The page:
The Age of Orphans
By Laleh Khadivi
(Bloomsbury USA, Hardcover, 9781596916166, 304pp.)
Publication Date: March 3, 2009
Other Editions of This Title: Paperback
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The story of a Kurdish boy forced to betray his people in service of the new Iranian nation, and the tragic consequences as he grows into manhood.Before following his father into battle, he had been like any other Kurdish boy: in love with his Maman, fascinated by birds and the rugged Zagros Mountains, dutiful to his stern and powerful Baba. But after he is orphaned in a massacre by the armies of Iran’s new shah, he is taken in by the very army that has killed his parents, renamed Reza Khourdi, and indoctrinated into the modern, seductive ways of the newly minted nation, careful to hide his Kurdish origins with every step. The Age of Orphans follows Reza through his meteoric rise in rank, his marriage to a proud Tehrani woman, and his eventual deployment, as a colonel, back to the Zagros Mountains and the ever-defiant Kurds. Here Reza is responsible for policing, and sometimes killing, his own people, and his carefully crafted persona begins to crack. Told with an evocative richness of language that recalls Michael Ondaatje or Anita Desai, the story of Reza Khourdi is that of the twentieth-century everyman, cast out from the clan in the name of nation, progress, and modernity, who cannot help but yearn for the impossible dreams of love, land, and home.
Laleh Khadivi was born in Esfahan, Iran, in 1977, but fled with her family to the U nited States in the aftermath of the Islamic Revolution. The Age of Orphans is the first novel in a projected trilogy that will trace three generations of a Kurdish family—based loosely on her own—as they make their way to the United States and undergo the profound transformations of the immigrant experience.
- A Kurdish proverb, “It is more difficult to contend with oneself than with the world,” serves as an epigraph to The Age of Orphans. How does this proverb speak to Reza Khourdi’s life?
“Ironic, beautifully written, brutal and ugly, Khadivi's ambitious debut novel follows a Kurdish boy who is tragically and violently conscripted into the shah's army after his own people are slaughtered in battle… This difficult but powerful novel, the first of a trilogy, introduces a writer with a strong, unflinching voice and a penetrating vision.” —Publishers Weekly, starred review
“Khadivi’s disturbing debut novel opens in 1921 in Iran’s Zagros Mountains, where a young boy’s job is to warn his father and uncles if the shah’s army approaches… Khadivi’s writing, for which she recently won a Whiting Award, is luminous in this tragic story of an ‘orphan of the earth,’ which is rendered in prose that is by turns graphic and poetic.”—Booklist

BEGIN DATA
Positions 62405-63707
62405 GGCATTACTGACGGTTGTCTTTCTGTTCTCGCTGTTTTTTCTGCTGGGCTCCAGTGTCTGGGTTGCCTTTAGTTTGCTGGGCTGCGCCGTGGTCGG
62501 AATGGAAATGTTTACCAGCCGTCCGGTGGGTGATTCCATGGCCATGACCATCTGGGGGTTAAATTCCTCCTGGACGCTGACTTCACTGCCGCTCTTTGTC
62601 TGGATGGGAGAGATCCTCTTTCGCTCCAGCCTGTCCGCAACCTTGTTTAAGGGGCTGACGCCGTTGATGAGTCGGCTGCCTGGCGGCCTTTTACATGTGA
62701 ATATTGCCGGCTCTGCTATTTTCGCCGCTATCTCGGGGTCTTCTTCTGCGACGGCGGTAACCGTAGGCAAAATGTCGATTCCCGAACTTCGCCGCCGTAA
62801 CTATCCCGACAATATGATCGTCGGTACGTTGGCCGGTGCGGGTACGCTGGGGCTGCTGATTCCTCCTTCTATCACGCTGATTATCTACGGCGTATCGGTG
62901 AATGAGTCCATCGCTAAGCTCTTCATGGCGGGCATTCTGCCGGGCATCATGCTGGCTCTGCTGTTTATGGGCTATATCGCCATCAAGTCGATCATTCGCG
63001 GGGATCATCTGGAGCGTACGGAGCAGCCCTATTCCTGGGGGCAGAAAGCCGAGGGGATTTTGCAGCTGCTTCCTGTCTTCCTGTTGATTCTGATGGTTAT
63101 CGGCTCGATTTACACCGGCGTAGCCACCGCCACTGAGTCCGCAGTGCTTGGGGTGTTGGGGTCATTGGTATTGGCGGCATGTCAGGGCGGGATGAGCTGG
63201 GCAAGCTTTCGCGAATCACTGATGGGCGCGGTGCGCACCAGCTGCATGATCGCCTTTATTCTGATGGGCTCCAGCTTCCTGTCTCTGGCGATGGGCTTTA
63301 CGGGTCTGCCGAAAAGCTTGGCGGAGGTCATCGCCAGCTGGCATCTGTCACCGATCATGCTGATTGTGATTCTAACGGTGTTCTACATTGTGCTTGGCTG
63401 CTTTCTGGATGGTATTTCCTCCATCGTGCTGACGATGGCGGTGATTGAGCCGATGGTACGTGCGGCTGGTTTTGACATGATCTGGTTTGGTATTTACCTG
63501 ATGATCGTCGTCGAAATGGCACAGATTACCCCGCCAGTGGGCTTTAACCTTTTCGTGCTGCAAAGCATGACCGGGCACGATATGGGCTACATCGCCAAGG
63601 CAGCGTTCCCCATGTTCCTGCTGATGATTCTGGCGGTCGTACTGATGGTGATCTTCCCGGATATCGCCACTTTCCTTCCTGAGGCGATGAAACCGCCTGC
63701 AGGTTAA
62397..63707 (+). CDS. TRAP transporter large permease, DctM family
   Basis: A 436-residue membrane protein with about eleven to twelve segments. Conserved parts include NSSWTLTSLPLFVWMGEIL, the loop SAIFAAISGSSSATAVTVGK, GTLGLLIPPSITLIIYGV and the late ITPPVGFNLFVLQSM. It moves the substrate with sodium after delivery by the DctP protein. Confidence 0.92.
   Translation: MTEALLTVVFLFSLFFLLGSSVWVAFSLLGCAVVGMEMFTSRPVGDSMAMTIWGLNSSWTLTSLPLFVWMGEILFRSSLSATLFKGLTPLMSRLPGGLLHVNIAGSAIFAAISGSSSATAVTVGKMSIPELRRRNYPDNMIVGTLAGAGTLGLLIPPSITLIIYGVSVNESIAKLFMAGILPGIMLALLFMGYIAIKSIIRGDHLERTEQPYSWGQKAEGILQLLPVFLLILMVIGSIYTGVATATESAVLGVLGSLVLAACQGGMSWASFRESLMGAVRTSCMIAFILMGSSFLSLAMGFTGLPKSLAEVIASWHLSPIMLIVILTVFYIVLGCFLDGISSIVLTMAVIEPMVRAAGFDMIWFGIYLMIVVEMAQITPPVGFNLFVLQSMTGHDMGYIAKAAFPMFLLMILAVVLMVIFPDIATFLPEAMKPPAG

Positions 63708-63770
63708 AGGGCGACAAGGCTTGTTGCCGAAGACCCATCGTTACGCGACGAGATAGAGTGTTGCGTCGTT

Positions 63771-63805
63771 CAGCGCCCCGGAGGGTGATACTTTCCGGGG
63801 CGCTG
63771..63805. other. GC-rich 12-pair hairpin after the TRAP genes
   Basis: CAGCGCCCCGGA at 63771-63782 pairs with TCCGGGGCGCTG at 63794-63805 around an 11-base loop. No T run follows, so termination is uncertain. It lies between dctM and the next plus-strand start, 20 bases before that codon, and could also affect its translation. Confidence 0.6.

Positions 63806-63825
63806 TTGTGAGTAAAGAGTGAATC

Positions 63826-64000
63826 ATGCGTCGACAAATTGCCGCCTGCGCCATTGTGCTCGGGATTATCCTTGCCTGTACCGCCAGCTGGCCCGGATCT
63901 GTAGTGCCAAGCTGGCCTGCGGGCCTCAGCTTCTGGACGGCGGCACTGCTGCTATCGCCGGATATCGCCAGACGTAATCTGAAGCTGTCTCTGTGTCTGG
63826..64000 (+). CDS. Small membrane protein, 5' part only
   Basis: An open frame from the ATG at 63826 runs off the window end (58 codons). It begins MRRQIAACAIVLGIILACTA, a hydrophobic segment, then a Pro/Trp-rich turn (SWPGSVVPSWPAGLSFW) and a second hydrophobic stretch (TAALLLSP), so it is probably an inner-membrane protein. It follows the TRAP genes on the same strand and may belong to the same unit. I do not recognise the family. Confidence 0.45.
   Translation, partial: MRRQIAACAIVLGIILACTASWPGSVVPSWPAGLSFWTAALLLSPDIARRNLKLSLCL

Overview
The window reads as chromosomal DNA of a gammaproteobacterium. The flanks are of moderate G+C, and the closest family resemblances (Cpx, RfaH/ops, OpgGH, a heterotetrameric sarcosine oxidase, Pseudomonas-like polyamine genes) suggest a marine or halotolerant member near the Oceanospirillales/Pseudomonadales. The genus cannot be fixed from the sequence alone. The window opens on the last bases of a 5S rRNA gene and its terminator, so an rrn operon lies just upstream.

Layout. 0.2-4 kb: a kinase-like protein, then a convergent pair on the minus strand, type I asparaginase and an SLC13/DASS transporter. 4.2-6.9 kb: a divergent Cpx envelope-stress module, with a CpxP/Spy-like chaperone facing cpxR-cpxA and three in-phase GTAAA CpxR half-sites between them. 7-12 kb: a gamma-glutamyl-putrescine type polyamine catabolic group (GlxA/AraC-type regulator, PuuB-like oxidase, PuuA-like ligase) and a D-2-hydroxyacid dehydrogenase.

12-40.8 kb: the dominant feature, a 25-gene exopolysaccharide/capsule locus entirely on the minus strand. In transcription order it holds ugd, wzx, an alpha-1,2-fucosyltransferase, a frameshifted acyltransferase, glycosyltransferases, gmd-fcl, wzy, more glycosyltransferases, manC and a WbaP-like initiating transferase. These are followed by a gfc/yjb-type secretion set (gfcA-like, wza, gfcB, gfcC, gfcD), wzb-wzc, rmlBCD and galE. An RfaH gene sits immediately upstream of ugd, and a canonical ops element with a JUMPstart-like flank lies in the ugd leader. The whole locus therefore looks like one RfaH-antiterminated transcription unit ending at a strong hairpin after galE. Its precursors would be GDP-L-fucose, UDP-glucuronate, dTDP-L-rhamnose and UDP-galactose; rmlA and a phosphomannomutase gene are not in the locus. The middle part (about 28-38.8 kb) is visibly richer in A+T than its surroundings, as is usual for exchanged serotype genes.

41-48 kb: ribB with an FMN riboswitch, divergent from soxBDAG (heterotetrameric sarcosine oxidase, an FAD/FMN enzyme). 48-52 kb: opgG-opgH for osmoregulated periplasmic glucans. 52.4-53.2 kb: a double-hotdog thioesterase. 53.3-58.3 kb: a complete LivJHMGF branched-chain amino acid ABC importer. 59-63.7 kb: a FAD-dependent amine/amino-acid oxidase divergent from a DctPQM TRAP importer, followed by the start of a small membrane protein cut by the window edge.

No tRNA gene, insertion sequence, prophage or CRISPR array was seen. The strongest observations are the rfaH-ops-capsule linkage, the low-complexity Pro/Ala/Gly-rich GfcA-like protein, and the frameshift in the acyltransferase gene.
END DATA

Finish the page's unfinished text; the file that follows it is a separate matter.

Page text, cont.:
“The 2008 recipient of a Whiting Writers' Award, Khadivi offers a remarkable first novel that does not shy away from harsh subject matter… Khadivi excels at capturing Reza's spiritual torture as he subdues his personal tribal history, often at the violent expense of others. With her eloquent portrayal of Reza, Khadivi has created an epitomic character representing so many 20th-century and current cultural, ethnic, and national identity clashes. Highly recommended.” —Library Journal
"Khadivi... has a lyrical style reminiscent of The English Patient author Michael Ondaatje as she strings images of a bustling Tehran or the stillness of the Zagros Mountains... The Age of Orphans evocatively captures the desperate longing for home, family and a life erased. It's an affecting tale."—Plain Dealer
“Unflinchingly, Khadivi limns the emotional and physical brutality of the tribal-suppression campaign and Reza’s splintering psyche in language both fierce and poetic.” —The Atlanta Journal-Constitution
“The Age of Orphans is an arresting, powerful, transformative, unflinching, epic and deeply affecting novel. I cannot recommend it enough. A major voice to watch.”—Chris Abani, author of Graceland and The Virgin of Flames
“This is a stunning debut… unflinching, gorgeously poetic, intimate yet with a wondrous sweep of history. To read the tale of Reza Khourdi is to take a journey deep inside the darkest cavity of the heart.”—Cristina Garcia, author of National Book Award finalist Dreaming in Cuban
“Laleh Khadivi is genuinely gifted and ruthless with that gift. We are all so fortunate that she is, for it takes both talent and ruthlessness to delve this deeply into an epic life.” — Dorothy Allison, author of National Book Award finalist Bastard Out of Carolina